I’ve been following the development of the new Chromebook Productivity Launcher for some time now. It’s a brand new app launcher that sits left-aligned on the shelf for Chrome OS users and provides faster access to your content instead of taking up half of or the full display when opened like the current design.
Since its inception, it’s been proven to cut speed pitfalls by reducing unnecessary animations, pagination, and more. It also gives you access to recently opened files, and can even alphabetize your apps for the first time since Chrome OS was released, which has been one of the most highly requested features for years.
Google is all about accessibility, and today’s news deepens their commitment. Right-clicking anywhere in your app grid on the Productivity Launcher on Chrome OS Canary will now allow you to select “Color”, and automagically sort your apps by their visual color grading. As you can see in the video below, just as with alphabetization and reverse alphabetization, folders remain on top, and all icons in those folders are sorted in the same manner while being contained.
In this case, all apps in folders are sorted by color, and then all of your loose apps are sorted by color as well below said folders. It’s honestly pretty cool, and I never really expected this to be a feature. If you’re not paying too much attention as I scroll, you may find it hard to tell that everything is actually sorted by color, but it is. Google must be using AI and machine learning to identify the colors in each icon and sort them accordingly. This just reinforces my realization that Google is going all-in on this new launcher, and I can’t wait to see what else they add and how quickly. The Productivity Launcher just recently became available to most users, and it’s already getting so incredibly useful compared to the lackluster “Peeking” launcher that we’ve been stuck with for years.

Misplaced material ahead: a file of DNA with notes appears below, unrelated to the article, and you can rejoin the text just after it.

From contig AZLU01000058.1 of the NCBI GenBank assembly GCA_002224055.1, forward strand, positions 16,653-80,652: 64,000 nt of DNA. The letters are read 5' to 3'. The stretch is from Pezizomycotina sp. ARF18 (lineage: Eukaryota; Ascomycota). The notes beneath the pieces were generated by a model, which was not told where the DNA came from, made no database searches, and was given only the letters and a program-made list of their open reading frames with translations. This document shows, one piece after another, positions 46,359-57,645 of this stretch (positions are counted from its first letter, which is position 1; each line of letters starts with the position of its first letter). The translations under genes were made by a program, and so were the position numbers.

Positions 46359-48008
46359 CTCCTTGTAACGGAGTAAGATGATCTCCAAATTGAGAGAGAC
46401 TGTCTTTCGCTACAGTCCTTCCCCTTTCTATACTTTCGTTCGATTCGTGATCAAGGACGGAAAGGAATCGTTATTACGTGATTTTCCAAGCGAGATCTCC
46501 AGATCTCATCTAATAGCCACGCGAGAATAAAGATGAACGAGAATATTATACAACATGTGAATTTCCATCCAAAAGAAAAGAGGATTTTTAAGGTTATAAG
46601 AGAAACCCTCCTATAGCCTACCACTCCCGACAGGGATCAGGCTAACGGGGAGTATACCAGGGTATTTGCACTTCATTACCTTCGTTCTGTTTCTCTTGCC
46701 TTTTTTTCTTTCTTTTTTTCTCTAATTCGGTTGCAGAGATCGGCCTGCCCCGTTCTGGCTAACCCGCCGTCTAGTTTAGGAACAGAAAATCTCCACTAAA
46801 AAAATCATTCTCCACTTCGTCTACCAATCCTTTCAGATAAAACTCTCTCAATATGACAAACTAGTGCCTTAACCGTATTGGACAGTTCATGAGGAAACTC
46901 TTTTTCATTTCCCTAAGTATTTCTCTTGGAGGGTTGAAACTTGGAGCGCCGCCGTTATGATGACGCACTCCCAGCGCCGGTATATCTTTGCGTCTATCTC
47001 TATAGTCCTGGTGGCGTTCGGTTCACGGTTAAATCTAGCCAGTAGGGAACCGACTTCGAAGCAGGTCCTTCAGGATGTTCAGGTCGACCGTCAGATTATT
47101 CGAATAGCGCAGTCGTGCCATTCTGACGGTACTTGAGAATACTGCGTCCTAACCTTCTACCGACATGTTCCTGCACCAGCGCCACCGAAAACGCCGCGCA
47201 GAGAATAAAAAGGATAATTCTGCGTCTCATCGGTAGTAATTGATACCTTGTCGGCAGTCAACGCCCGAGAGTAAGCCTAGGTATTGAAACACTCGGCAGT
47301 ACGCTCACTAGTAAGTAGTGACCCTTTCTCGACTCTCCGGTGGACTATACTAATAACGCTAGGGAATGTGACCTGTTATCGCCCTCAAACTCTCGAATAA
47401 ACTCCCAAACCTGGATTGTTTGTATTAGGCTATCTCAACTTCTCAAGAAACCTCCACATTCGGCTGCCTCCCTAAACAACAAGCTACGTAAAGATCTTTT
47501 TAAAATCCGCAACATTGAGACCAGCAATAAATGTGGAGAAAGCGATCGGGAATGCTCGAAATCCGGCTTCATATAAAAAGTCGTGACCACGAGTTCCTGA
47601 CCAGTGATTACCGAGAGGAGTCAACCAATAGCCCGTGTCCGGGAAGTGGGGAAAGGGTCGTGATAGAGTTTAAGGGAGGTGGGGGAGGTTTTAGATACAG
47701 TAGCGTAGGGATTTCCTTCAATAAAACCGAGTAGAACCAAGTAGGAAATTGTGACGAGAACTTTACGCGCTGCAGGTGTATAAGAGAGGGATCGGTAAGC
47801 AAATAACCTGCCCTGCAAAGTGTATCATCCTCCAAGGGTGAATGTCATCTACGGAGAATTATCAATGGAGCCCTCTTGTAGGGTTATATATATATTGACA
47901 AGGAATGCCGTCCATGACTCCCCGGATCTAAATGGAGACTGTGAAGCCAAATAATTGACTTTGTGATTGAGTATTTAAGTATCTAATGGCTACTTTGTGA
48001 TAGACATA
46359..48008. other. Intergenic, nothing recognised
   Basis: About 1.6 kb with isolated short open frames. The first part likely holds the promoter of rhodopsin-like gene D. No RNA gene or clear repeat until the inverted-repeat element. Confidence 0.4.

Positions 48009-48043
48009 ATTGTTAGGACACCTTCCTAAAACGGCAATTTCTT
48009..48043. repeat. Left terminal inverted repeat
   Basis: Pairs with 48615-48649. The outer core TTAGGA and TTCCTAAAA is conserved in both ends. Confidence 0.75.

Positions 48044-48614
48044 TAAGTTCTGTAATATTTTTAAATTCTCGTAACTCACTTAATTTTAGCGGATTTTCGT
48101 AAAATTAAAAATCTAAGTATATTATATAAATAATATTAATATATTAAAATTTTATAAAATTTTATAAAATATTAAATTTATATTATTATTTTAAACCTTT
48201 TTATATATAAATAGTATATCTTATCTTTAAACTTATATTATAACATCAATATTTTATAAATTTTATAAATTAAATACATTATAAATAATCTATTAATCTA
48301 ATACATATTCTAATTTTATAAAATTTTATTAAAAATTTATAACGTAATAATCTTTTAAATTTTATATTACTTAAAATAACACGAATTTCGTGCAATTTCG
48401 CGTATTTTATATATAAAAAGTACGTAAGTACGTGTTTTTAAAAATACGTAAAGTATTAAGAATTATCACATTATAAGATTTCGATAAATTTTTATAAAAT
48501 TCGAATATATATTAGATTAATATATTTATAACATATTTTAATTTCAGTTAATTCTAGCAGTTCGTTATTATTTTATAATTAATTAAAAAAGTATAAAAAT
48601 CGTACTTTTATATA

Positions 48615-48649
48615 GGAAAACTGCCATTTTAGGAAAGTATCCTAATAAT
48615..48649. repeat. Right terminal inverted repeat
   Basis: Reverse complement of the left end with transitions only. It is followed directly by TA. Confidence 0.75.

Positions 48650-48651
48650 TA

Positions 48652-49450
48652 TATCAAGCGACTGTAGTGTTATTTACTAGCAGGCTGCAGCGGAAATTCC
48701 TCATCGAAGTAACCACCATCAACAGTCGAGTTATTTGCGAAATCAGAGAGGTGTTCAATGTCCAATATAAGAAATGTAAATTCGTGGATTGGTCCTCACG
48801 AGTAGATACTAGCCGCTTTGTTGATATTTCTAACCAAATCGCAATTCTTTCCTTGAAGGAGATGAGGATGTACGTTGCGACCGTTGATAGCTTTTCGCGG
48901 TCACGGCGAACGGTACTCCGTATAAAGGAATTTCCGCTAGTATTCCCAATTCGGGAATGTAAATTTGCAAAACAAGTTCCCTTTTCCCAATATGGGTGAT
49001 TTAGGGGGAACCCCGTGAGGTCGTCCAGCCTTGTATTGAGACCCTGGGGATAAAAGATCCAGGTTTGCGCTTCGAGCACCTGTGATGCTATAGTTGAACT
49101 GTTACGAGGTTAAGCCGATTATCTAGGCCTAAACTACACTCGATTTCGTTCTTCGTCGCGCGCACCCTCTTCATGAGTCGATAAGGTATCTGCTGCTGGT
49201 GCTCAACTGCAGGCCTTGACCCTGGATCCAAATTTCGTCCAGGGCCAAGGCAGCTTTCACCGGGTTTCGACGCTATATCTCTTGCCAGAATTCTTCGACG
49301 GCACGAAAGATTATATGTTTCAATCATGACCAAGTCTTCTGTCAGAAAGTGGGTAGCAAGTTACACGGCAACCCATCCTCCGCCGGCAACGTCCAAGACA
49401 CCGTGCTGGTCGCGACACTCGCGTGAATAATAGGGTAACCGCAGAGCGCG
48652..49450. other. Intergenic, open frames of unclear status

Let me know below if you’ll utilize this organizational method for your content, or if you prefer the alphabetization that was recently added. I, myself still prefer to sort my launcher my own way based on app usefulness or task type, so I’m not likely to mess with this too much, but I can already tell you that it’s pretty incredible to locate things in the blink of an eye outside of search since I’m familiar with so many icons that I use each day.